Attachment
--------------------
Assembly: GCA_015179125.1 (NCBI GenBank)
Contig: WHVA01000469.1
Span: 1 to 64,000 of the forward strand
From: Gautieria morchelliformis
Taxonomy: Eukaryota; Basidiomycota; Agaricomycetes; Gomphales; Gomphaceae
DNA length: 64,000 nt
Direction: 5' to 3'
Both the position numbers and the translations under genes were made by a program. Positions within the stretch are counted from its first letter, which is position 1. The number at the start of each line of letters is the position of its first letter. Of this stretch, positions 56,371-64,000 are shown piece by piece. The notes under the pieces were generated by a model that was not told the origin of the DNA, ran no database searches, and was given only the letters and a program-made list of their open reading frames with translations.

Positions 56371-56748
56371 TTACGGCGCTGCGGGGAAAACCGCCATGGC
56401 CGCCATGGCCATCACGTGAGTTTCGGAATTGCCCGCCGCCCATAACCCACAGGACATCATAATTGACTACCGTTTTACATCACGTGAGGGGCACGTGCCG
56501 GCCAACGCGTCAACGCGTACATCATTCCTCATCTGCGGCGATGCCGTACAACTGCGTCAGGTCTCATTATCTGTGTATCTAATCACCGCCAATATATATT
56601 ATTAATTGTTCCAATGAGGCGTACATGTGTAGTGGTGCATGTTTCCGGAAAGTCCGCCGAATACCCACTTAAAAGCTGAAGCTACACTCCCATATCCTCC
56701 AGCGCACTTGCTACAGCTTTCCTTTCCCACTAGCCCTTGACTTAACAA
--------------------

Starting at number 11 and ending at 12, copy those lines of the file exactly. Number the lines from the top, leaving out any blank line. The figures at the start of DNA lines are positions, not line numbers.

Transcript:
56401 CGCCATGGCCATCACGTGAGTTTCGGAATTGCCCGCCGCCCATAACCCACAGGACATCATAATTGACTACCGTTTTACATCACGTGAGGGGCACGTGCCG
56501 GCCAACGCGTCAACGCGTACATCATTCCTCATCTGCGGCGATGCCGTACAACTGCGTCAGGTCTCATTATCTGTGTATCTAATCACCGCCAATATATATT